May 23, 2006
Carnegie Mellon University researchers announced the creation of the Data Center Observatory (DCO), a dual-purpose facility that is both a working data center and a research vehicle for the study of data center automation and efficiency. The university held a DCO lab dedication at its Collaborative Innovation Center (4720 Forbes Avenue) that included representatives from the university, American Power Conversion (APC), local business leaders and select members of the news media.
The DCO is a large-scale collaborative effort between Carnegie Mellon's College of Engineering and School of Computer Science. It also includes participation from a number of industry and government partners, including APC, which is providing engineering expertise and its InfraStruXureÂ® system for powering, cooling, racking and managing equipment in the DCO.
The DCO's principle research goals are to better comprehend and mitigate human administration costs and complexities, power and cooling challenges, and failures and their consequences. It also aims to understand resource utilization patterns and opportunities to reduce costs by sharing resources among users.
Energy efficiency is one of the center's major thrusts. For some time now, the amount of power consumed by commodity servers has been increasing, as has the number of servers placed in a facility.
"These large clusters of power-hungry machines, along with rising energy prices, are generating huge energy bills, forcing data center owners nationwide to seek more energy-efficient solutions," said Greg Ganger, a professor of electrical and computer engineering and director of the Parallel Data Lab (PDL), a Carnegie Mellon organization specializing in the study of storage systems. To tackle these issues, university researchers are working with APC to develop new ways to reduce energy demands in data centers.
Administration costs are another major research thrust. Data centers are complex to operate and require significant human administration support.
"Anecdotally, we know that human costs are a dominant part of the total cost of ownership for data centers, but exactly where people spend their time isn't well understood. One of the things that makes the DCO so interesting is that, for the first time, university researchers will be able to study human costs and efficiencies in a working data center," said Bill Courtright, executive director of the PDL.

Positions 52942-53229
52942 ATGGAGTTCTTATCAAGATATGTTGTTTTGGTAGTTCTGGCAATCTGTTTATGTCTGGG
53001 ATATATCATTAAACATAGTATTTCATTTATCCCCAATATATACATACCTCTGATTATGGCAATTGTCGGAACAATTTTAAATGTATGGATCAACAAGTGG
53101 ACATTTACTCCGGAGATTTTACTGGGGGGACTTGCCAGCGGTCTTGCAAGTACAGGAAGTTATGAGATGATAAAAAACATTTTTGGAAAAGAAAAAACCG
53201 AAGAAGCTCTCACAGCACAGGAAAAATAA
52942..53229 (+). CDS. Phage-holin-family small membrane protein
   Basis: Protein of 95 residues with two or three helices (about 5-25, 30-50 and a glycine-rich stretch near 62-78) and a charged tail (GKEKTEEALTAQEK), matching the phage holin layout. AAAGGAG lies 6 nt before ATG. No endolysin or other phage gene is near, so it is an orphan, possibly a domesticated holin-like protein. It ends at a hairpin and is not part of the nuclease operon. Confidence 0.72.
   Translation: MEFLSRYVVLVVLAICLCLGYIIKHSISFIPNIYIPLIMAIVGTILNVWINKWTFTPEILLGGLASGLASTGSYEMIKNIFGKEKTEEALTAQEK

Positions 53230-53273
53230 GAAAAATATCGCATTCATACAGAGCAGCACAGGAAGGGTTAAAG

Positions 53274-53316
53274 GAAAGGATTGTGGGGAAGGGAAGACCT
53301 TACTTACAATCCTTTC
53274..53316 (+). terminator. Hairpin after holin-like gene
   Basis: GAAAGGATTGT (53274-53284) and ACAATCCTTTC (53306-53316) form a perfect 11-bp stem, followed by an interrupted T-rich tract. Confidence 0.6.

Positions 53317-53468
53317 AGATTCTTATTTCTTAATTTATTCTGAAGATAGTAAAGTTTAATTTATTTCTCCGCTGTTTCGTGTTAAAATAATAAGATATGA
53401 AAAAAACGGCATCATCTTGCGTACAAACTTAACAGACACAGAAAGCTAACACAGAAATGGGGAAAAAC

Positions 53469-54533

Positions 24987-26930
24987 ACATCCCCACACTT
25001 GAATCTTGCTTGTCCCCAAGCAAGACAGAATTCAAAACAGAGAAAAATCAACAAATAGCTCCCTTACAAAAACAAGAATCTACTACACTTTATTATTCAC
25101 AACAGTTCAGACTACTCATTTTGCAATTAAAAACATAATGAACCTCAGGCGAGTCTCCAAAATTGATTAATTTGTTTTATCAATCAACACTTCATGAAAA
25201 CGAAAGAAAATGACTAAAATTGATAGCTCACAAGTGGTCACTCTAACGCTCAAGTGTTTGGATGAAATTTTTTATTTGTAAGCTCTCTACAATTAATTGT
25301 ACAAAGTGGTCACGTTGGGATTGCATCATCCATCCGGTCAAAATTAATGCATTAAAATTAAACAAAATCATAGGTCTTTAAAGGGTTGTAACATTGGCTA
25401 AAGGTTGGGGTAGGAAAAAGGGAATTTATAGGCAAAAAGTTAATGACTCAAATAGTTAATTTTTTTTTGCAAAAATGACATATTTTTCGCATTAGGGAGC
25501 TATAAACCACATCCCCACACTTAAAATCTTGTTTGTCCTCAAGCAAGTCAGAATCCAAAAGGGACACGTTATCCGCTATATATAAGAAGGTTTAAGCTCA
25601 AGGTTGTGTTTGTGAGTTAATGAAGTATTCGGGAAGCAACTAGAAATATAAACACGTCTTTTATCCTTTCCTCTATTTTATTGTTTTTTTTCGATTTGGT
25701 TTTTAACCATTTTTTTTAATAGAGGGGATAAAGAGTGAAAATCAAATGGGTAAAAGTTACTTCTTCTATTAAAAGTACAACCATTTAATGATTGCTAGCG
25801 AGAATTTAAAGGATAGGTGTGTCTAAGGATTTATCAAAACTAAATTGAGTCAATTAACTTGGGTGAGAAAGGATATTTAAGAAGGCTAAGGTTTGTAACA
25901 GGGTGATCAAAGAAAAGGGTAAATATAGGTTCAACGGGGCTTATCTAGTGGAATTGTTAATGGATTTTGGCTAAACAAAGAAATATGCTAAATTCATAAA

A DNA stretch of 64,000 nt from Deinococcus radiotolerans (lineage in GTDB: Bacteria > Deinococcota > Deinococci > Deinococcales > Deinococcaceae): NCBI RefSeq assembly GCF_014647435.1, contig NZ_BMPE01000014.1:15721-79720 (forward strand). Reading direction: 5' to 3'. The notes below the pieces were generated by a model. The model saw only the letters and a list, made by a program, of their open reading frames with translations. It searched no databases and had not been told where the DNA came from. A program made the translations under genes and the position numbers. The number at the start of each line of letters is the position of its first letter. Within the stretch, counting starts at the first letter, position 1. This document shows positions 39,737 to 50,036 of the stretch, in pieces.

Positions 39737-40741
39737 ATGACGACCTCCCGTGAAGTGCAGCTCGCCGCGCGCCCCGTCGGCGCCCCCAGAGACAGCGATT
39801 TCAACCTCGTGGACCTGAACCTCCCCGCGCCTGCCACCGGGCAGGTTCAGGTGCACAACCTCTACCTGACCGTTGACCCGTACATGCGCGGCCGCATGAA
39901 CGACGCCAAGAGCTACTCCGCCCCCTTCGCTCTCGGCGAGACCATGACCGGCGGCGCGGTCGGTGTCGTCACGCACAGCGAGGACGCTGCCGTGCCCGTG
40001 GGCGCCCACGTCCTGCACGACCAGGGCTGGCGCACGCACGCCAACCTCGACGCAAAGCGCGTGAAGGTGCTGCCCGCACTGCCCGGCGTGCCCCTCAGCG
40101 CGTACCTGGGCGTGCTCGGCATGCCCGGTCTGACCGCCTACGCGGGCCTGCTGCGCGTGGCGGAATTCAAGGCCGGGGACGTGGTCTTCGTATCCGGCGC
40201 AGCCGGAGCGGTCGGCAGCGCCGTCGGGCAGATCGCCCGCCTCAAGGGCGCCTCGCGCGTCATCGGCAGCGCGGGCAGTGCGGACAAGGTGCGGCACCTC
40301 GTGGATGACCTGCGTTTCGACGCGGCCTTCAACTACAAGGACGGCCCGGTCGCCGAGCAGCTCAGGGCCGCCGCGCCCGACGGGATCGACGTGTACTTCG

"APC is extremely delighted to partner with Carnegie Mellon, one of the finest institutions in the world for computer engineering education and research, on this important data center initiative," said Dwight Sperry, APC vice president of Enterprise Systems and Business Networks. "We look forward to working with Carnegie Mellon to help them solve the many challenges of designing and deploying high-density data centers in the future. The Data Center Observatory faces many of the challenges common to all data center planners, such as space constraints, cooling high-density systems and the unpredictability of future growth. APC's InfraStruXure offers a space-saving, scalable, redundant, and pay-as-you-grow modular design that addresses all these concerns and delivers it at a lower total cost of ownership compared to legacy systems."
The 2,000-square-foot DCO has the ability to support 40 racks of computers, which would consume energy at a rate of up to 774 kW--more than the rate of consumption of 750 average-sized homes. In addition to studying dense computing environments, the DCO will support a variety of Carnegie Mellon research activities, from data mining to CAD/architecture, visualization and real networked services. The DCO joins Carnegie Mellon's long tradition of weaving infrastructure research into campus life, which keeps the university at the forefront of technology.
Carnegie Mellon is a private research university with a distinctive mix of programs in engineering, computer science, robotics, business, public policy, fine arts and the humanities. More than 10,000 undergraduate and graduate students receive an education characterized by its focus on creating and implementing solutions for real problems, interdisciplinary collaboration, and innovation. A small student-to-faculty ratio provides an opportunity for close interaction between students and professors. While technology is pervasive on its 140-acre campus, Carnegie Mellon also is distinctive among leading research universities because of world-renowned programs in its College of Fine Arts. For more information, visit www.cmu.edu.
Founded in 1981, American Power Conversion (Nasdaq: APCC) (APC) is a leading provider of global, end-to-end solutions for real-time infrastructure. APC's comprehensive products and services for home and corporate environments improve the availability, manageability and performance of sensitive electronic, network, communication and industrial equipment of all sizes. APC offers a wide variety of products for network-critical physical infrastructure, including InfraStruXureÂ®, its revolutionary architecture for on-demand data centers, as well as physical threat-management products through the company's NetBotzÂ® Division. These products and services help companies increase the availability and reliability of their IT systems. Headquartered in West Kingston, R.I., APC reported sales of $2 billion for the year ended Dec. 31, 2005, and is a Fortune 1000, Nasdaq 100 and S&P 500 Company. All trademarks are the property of their owners.
Chriss Swaney, Carnegie Mellon News.